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DOP amends PTUAS, expands eligibility criteria to include MSMEs

Offers flexible financing options, and focuses on reimbursement subsidies from 10-20 per cent to MSMEs

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The Department of Pharmaceuticals (DoP) has announced a comprehensive overhaul of the Pharmaceutical Technology Upgradation Assistance Scheme (PTUAS) sub-scheme. PTUAS is a credit linked scheme which provides financial support of up to one crore to a pharma MSME aspiring to upgrade its manufacturing facility as per WHO-GMP standards or Schedule M standards. It is among the three sub-schemes of ‘Strengthening Pharmaceuticals Industry’ (SPI) to strengthen pharma MSMEs in the country. The other two sub-schemes are Assistance to Pharmaceutical Industry for Common Facilities (APICF) in clusters and Pharmaceutical & Medical Devices Promotion and Development Scheme.

The revamped scheme introduces substantial changes, including reimbursement subsidies ranging from 10-20 per cent for Micro, Small, and Medium Enterprises (MSME) manufacturers. They aim to facilitate upgradation of quality standards, compliance with revised Schedule M and obtaining World Health Organisation’s (WHO) Good Manufacturing Practice (GMP) certifications.

The approval of the revised scheme follows a thorough review by the Scheme Steering Committee, aligning with the updated Schedule-M of the Drugs and Cosmetics Rule, 1945, issued by the Department of Health & Family Welfare on December 28, 2023. Notably, the revised guidelines eliminate the penalty clause and the requirement of a bank guarantee that were present in the previous guidelines.

The Department emphasises that the revamped PTUAS Scheme broadens the eligibility criteria, offers flexible financing options, and focuses on subsidies on a reimbursement basis, deviating from the traditional credit-linked approach. The scheme aims to encourage widespread adoption, providing comprehensive support for compliance with new standards. Additionally, it introduces a dynamic incentive structure and integration with state government schemes, allowing units to benefit from additional top-up assistance. The Project Management Agency (PMA) has been enhanced to strengthen the verification mechanism.

A statement from the Department of Pharmaceuticals informed, “The Department of Pharmaceuticals is confident that reform in the PTUAS Scheme will contribute to the pharma industry’s growth and compliance with global manufacturing standards. The revamped Scheme underscores the government’s commitment to supporting the pharma industry which is critical to the nation’s health and well-being.”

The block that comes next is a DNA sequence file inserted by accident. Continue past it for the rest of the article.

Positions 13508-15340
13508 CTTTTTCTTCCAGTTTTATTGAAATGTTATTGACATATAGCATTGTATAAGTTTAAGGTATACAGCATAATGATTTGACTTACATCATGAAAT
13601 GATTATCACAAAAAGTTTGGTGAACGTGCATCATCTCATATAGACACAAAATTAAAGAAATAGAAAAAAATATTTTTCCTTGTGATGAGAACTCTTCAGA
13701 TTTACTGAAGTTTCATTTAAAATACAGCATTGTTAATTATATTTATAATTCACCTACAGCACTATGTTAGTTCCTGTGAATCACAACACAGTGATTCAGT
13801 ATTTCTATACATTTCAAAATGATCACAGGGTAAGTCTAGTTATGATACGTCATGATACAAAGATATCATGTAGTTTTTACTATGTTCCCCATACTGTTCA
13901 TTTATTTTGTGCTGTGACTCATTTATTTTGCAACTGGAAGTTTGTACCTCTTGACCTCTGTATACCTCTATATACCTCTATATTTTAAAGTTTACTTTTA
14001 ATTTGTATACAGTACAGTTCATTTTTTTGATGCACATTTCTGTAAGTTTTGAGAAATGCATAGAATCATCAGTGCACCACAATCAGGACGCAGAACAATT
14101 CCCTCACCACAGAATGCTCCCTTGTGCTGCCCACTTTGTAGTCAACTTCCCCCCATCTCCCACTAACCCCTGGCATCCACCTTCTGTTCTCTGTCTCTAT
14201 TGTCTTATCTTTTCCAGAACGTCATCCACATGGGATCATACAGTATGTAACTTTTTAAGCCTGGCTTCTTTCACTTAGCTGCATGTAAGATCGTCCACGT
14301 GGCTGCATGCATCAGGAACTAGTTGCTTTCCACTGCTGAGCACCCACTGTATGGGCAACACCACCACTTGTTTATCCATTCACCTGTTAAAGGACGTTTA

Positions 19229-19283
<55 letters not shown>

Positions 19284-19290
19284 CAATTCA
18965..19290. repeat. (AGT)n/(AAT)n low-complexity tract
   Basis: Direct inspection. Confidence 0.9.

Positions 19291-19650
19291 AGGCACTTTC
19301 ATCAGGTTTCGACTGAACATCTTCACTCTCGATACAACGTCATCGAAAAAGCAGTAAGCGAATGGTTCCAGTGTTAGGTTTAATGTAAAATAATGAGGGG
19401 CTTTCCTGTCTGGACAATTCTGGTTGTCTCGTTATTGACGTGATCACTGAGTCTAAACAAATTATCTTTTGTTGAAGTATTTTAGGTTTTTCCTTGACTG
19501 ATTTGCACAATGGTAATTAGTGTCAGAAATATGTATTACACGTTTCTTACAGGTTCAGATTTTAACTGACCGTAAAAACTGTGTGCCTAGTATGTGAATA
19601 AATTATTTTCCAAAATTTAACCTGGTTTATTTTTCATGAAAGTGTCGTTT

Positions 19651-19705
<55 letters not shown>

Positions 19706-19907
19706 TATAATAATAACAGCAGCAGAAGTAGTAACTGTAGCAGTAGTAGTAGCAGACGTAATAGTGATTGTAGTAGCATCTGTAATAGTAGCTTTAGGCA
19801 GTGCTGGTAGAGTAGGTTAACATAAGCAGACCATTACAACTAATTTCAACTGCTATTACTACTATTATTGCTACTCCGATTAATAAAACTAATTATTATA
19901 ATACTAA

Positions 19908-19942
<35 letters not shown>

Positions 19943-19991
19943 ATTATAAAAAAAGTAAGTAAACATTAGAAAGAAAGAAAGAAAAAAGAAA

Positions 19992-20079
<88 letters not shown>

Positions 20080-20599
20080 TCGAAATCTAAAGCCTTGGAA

The revised scheme is expected to support 300 units, with a total outlay of Rs. 300 crore, over the next two fiscal years (150 units each in 2024-25 and 2025-26). This marks a departure from the initial plan of supporting 420 new projects with the same financial outlay. The revised objective clause now specifies that the scheme supports the upgradation of pharma production facilities, enabling them to obtain revised Schedule M and WHO-GMP certifications by providing subsidies on a reimbursement basis.

The intended beneficiaries are now specified as existing pharmaceutical manufacturing units with an average turnover of less than Rs. 500 crore over the last three years. The revamped incentive structure outlines that eligible pharma units can receive a maximum of Rs. 1 crore, with varying percentages of investment under eligible activities based on turnover brackets.

The revised guidelines remove previous restrictions on subsidy usage, allowing for a broader range of eligible expenditures, including utilities, clean room facilities, testing labs, and consultation/certification expenses. To apply for the scheme, pharma units must submit an online application with a detailed gap analysis of the existing manufacturing unit.

The Department of Pharmaceuticals has also addressed concerns raised by industry demands, including meeting certification expenses. The penalty clause, which previously led to the conversion of the loan into a normal loan if technological upgradation was not achieved within 18 months, has been removed. 

The move has evinced mixed reviews from the industry.

Some experts have expressed hope that SME pharma companies will take maximum advantage of this revision. The MSME industry has also lauded this move. Jagdip Singh and Labnish Jindal, Directors, Pundrug Research Foundation, a pharma cluster created by 10 Punjab-based pharma manufacturers with common testing facilities,  commented, “Subsidising upgradation is a welcome step because it was impossible for 90 per cent Micro and Small units to upgrade on their own. Large industry outright refused to supply to Jan Aushadhi. If small industry closes down Jan Aushadhi ceases to exist. We appeal to the Government to ensure NIPER imparts training for documentation because machines alone cannot cause compliance of Schedule M. Sadly NIPER is busy in exporting post graduates to the West at Taxpayer cost. Support to Micro/Small industry is zero for the last two years.”

They added, “Most B Pharm colleges are producing below average manpower for production and testing for which representations were sent to Govt records repeatedly. Documentation is an altogether different skill without which compliance is not possible. Industry is supported by such institutions all over the world. If we need to be world class we cannot lag on this front.”

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